While the impact of COVID-19 has been felt in every corner of the world, the new reality that is centred around healthcare innovation and is shaped by physical-distancing will likely have greater business and fundraising implications on certain technology-heavy verticals than others.
According to Pitchbook, these are the top four emerging tech verticals that most likely to be significantly impacted in terms of demand and subsequently fundraising.
The retail health and wellness tech vertical is expected to be amongst the most positively impacted by the pandemic. It encompasses:
Aided by supportive legislation to promote telehealth in the US, in addition to an expected hike in government investment in health technology, this tech vertical should seek out investment now. To further position their case in front of VCs, companies should adjust their market size and projections—especially because there has been a surge in demand for mental wellness and physical exercise applications, as well as retail health and wellness technology.
With governments around the world ordering the closure of restaurants and consumer quarantining, demand for grocery and food delivery has experienced an exceptional hike. Although this demand might soften somewhat after the COVID-19 crisis, it is expected to remain high.
This vertical, which represents companies that provide technology and services that are disrupting the transportation, automotive and shipping industries, is likely to be one of the most adversely impacted.
While this vertical already experienced some VC pullback in 2019, the current crisis characterized by physical distancing is likely to exacerbate the funding pullback as investors seek less risky opportunities.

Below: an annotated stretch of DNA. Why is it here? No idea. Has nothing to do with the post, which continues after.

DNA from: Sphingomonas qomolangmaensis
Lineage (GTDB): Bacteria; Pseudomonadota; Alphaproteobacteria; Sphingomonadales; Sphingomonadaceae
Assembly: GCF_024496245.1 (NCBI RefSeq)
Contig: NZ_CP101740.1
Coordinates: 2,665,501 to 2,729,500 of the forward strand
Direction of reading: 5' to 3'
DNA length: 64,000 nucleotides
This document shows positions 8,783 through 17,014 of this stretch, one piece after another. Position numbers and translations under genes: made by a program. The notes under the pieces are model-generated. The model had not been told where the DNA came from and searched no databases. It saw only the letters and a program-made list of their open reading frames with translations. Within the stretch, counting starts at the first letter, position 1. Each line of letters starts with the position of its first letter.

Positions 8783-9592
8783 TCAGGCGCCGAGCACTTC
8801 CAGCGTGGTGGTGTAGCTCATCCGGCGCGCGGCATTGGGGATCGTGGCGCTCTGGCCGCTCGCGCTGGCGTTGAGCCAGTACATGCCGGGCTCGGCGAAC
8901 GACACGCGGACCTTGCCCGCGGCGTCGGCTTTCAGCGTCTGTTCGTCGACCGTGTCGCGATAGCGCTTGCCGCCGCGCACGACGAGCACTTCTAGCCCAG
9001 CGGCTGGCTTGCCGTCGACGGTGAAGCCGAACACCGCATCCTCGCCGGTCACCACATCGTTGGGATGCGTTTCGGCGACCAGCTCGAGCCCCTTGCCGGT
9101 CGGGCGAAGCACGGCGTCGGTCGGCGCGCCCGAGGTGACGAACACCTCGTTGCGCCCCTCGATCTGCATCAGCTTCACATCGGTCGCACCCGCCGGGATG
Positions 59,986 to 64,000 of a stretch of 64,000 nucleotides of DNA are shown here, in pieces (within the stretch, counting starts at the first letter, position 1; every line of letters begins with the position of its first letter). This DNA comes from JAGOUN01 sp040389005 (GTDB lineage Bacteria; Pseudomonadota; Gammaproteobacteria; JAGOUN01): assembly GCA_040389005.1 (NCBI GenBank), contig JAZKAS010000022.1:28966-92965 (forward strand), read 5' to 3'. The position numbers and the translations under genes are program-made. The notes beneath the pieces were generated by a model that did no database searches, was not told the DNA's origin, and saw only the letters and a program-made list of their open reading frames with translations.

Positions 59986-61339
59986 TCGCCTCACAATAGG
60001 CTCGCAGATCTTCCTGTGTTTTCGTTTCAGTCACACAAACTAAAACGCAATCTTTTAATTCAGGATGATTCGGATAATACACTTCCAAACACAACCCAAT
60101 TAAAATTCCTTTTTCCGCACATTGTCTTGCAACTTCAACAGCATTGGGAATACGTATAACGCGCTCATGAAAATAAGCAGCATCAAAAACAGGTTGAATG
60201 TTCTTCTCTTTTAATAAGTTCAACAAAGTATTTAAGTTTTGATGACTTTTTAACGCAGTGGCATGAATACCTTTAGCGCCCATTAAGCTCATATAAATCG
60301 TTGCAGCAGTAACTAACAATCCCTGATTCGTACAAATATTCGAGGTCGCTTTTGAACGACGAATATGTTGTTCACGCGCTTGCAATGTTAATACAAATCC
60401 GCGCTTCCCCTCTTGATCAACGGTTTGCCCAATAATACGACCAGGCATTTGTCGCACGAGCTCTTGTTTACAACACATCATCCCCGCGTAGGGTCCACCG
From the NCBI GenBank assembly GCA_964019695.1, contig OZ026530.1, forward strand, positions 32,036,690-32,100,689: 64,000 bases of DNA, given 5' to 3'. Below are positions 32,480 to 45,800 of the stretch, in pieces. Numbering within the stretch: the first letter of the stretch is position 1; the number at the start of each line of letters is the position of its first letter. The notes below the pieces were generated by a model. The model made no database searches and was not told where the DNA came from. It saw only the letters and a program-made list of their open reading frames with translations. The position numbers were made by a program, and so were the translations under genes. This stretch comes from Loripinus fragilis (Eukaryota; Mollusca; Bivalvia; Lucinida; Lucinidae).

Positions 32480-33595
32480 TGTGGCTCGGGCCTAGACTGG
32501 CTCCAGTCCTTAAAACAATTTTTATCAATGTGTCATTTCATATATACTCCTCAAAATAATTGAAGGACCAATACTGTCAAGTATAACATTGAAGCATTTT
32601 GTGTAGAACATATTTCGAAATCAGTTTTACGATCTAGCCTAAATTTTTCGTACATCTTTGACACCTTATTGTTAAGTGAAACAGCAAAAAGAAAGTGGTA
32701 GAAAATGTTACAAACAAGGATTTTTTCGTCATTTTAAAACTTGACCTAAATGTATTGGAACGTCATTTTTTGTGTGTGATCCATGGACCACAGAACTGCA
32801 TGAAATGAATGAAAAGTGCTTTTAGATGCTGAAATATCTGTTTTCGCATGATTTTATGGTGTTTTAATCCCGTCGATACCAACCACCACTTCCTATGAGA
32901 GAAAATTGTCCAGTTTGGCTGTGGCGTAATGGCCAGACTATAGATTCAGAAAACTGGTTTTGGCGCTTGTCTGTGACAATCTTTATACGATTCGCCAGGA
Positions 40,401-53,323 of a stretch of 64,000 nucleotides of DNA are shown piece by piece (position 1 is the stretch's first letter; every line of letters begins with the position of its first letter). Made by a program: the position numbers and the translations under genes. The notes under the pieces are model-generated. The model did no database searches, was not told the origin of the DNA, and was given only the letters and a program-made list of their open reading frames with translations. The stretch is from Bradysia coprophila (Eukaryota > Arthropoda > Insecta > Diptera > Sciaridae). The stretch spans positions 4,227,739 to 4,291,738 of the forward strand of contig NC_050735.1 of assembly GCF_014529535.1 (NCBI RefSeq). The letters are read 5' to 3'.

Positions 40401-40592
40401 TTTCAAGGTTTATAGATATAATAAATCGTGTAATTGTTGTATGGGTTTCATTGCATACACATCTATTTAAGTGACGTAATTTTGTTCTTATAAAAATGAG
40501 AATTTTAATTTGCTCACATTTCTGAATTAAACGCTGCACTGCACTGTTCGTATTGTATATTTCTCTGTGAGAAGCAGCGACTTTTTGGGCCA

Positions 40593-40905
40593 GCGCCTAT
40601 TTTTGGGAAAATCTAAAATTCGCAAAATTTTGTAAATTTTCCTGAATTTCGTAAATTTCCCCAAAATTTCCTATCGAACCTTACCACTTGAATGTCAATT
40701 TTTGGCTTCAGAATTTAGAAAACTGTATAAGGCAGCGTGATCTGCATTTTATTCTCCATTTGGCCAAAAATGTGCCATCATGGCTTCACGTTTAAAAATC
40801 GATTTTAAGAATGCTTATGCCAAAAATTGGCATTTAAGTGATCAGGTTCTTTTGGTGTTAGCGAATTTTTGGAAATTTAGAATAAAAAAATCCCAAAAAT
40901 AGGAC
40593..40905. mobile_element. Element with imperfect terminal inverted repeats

Many autonomous vehicle companies have suspended their testing, and ridesharing apps have seen a sharp drop and, in some cases, the complete suspension of their carpool services. All this further impacts the funding opportunities for this vertical.
When it comes to the IoT vertical, the affects of the current COVID-19 crisis are heavily dependent on the actual application of the technology. For example, mainstream industrial IoT adoption is expected to wind down due to industrial enterprises reducing their IoT-related costs. However, IoT related to areas such as connected healthcare that enables remote patient monitoring, and smart cities that helps enhance pandemic responses, is expected to see increased demand—and consequently, increased funding—in the upcoming quarters.
It is also expected that cost-cutting for corporate venture capital in the IoT field coming from companies such as Samsung, Sony, Intel and Qualcomm is going to eventually make its way to investments.
Another important factor that will play a role in your fundraising efforts is how much you’re looking to raise.
If we look back at how different funding stages were impacted by the 2008 recession, Pitchbook data shows that smaller-sized angel and seed-stage rounds (usually less than a $1 million) were the most resilient, and even witnessed an actual increase in both deal count and value. At the same time, both early-stage (less than $4 million) and late-stage funding (around $8 million) saw a decline in both count and value.
While it’s uncertain whether the trends will unfold the same way, angel and seed-stage rounds are still expected to fare better this time as well.
Previous research by PitchBook reveals that during the 2008 recession, not only did venture investment slow down, but time between investments lengthened while valuations declined. This suggests that even companies that were able to raise money had to bootstrap longer than they may have otherwise.